Blue and Gold Illustrated

Nov. 26, 2022*

Blue & Gold Illustrated: America's Foremost Authority on Notre Dame Football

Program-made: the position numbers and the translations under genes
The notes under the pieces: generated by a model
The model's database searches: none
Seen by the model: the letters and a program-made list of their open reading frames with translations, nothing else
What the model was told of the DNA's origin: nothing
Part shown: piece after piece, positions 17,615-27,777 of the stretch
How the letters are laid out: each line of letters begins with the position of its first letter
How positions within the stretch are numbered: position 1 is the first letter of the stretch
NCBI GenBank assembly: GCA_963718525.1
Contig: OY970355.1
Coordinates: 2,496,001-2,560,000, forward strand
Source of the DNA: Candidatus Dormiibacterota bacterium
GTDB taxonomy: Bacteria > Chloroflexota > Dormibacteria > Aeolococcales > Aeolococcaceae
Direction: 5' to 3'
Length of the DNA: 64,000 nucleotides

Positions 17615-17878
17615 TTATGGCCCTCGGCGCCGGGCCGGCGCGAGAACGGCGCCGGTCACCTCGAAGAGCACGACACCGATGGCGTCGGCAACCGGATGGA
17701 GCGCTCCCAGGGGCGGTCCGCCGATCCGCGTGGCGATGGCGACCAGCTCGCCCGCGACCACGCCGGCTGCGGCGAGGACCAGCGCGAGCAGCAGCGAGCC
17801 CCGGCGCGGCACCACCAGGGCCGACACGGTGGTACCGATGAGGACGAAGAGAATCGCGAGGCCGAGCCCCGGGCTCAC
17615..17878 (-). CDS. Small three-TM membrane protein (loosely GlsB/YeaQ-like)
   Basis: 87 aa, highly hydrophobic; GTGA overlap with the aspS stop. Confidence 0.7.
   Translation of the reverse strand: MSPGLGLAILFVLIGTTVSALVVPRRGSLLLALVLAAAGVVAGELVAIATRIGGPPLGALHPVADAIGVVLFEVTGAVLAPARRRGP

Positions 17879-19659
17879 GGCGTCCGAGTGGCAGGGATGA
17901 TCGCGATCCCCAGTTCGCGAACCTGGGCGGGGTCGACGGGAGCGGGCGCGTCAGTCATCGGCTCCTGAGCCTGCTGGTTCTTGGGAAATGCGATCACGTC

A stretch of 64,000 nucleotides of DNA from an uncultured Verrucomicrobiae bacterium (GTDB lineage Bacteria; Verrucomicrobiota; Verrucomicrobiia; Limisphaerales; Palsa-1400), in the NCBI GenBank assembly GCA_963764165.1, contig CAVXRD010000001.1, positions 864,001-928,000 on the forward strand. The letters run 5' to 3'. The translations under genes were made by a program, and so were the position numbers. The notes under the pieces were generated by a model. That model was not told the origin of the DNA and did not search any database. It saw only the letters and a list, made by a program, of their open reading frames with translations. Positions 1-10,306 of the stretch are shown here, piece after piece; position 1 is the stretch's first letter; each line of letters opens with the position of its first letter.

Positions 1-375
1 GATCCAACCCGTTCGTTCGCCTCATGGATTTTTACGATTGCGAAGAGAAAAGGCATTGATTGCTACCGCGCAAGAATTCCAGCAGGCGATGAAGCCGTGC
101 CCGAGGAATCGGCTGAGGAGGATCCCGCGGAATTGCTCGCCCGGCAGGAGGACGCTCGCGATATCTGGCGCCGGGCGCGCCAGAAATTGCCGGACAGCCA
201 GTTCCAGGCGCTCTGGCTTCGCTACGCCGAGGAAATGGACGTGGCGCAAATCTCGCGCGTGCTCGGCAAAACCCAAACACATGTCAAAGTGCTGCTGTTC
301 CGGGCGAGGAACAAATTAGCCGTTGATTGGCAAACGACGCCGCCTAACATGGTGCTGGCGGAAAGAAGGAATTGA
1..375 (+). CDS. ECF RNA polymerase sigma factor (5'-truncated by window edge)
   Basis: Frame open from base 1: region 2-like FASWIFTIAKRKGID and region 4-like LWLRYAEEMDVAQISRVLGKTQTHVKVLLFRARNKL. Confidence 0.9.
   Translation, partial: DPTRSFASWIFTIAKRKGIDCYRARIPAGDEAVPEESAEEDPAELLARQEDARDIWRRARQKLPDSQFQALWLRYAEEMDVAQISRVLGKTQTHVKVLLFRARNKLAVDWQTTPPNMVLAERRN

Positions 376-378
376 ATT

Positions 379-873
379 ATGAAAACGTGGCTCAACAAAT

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BLUEGOLDONLINE.COM NOV. 26, 2022 49 MEN'S BASKETBALL BY PATRICK ENGEL P art of head coach Mike Brey's pitch to get forward Nate Lasze- wski to come back for a graduate season was simply reminding him of who left. Notre Dame's 2021-22 team often went where guard Blake Wesley, for- ward Paul Atkinson Jr. and Prentiss Hubb collectively took it. They were the Irish's top three players in usage rate, a KenPom stat that measures how often a player ends a possession with a make, miss or turnover. They accounted for 52 percent of the team's shot attempts. It left Laszewski to operate largely in residual action that came from attention given to them. He was a catch-and-shoot big and a roller frequently on the receiv- ing end of a Wesley or Hubb pass. Situ- ations for him to create on his own were infrequent, because that trio and guard Dane Goodwin used so many of them. W h e n H u b b , Wesley and Atkin- son packed up to pursue pro careers, t h e y to o k 1 ,0 3 3 shots with them. Brey saw a chance to turn a collective loss into an individual gain when con- vincing Laszewski not to exit with them. "What you had to explain to him as he was thinking through it was Paul At- kinson, Blake Wesley and Prentiss Hubb are gone, and that's good for you," Brey said. "You played great with them. You loved it. The stage has been cleared for you to be the star." Three games into the season, he looks like one. Laszewski billed himself — with Brey's urging — as a more aggressive, confident scorer upon returning from the NBA pre-draft process June 1 and a spring of workouts at the IMPACT bas- ketball training facility in Las Vegas. He looked the part behind closed doors during summer practices, when Brey said he took more shots than any- one else in five-on-five. Notre Dame's start to the season is further proof. Laszewski — firmly installed as the starter at the 5 spot — is averaging a team-high 20.0 points and 10.7 re- bounds through three games. He is aver- aging 9.9 field goal attempts per outing, up from 6.2 last season. He also leads the Irish with 23 free throw attempts, nearly half his season total from last year (47). He has gobbled up the available shots like Thanksgiving dinner. No, Notre Dame has not faced particu- larly challenging competition so far, but dominating in games against Radford, Youngstown State and Southern Indi- ana is the first step toward becoming an All-ACC-caliber player and being a focal point of an NCAA Tournament team. Laszewski was a role player in these games last year. This season, the Irish might have taken an embarrassing loss without him. He earned his first ACC Player of the Week award Nov. 14 af- ter combining for 42 points and 22 re- bounds in the Irish's first two games. "It's affirmation of some of the hard work," Laszewski said. Three possessions into Notre Dame's opener vs. Radford, he provided evidence of it. On the opening one, he put his head down and drove from the key, splitting two defenders to draw a foul. Two posses- sions later, he head-faked and drove for a layup with his left hand. He ended the opener with 28 points and 15 free throw attempts. The former tied a career high. He did not attempt his 15th free throw of last season until Notre Dame's 16th game. Left-handed layups weren't part of the arsenal before. Neither were rip- throughs into left-hand dribbles that leave a slower forward behind and end with him at the basket. Neither was a left-handed dunk off a baseline drive un- til an 88-81 win over Youngstown State Nov. 13. His off-the-dribble game has expanded beyond a jab step or a shot fake. "I surprised myself a little bit that it was a lefty one," Laszewski said. "I think it was my first career left-handed dunk." Laszewski approaches film sessions looking for areas he can exploit in de- fenses, and not merely situations that m i g h t l eave h i m o p e n w h e n a t - tention is given to someone else. He wa n ts to d i c ta te game flow instead of adapting to how a teammate or the opponent establishes it. "[Associate head coach Anthony Sol- omon] talks to me a lot about what he calls 'Easys,'" Laszewski said. "Try to get some layups, free throws, get myself going. Definitely try to be aggressive and settle into the flow early on." Notre Dame has leaned on him late in games, though. Laszewski had 10 points in the final five minutes of the Radford game, a 79-77 escape in which the Irish trailed by nine in the second half. His baskets were among the most pivotal in dodging disaster. A three-pointer with 3:59 left cut Rad- ford's lead to 1. A jump-hook where he backed down a smaller guard also trimmed the deficit to a point with 1:28 left. Those late-game spots were often Wesley's, Hubb's or Atkinson's time to make a play last year. They appear to be Laszewski's right now. "I love all those guys, but they needed to go for Nate to be the guy," Brey said. "I love that he has grabbed it." ✦ Laszewski averaged a team-high 20.0 points in Notre Dame's first three games. PHOTO BY CHAD WEAVER GO-TO GUY Forward Nate Laszewski is embracing being the team centerpiece

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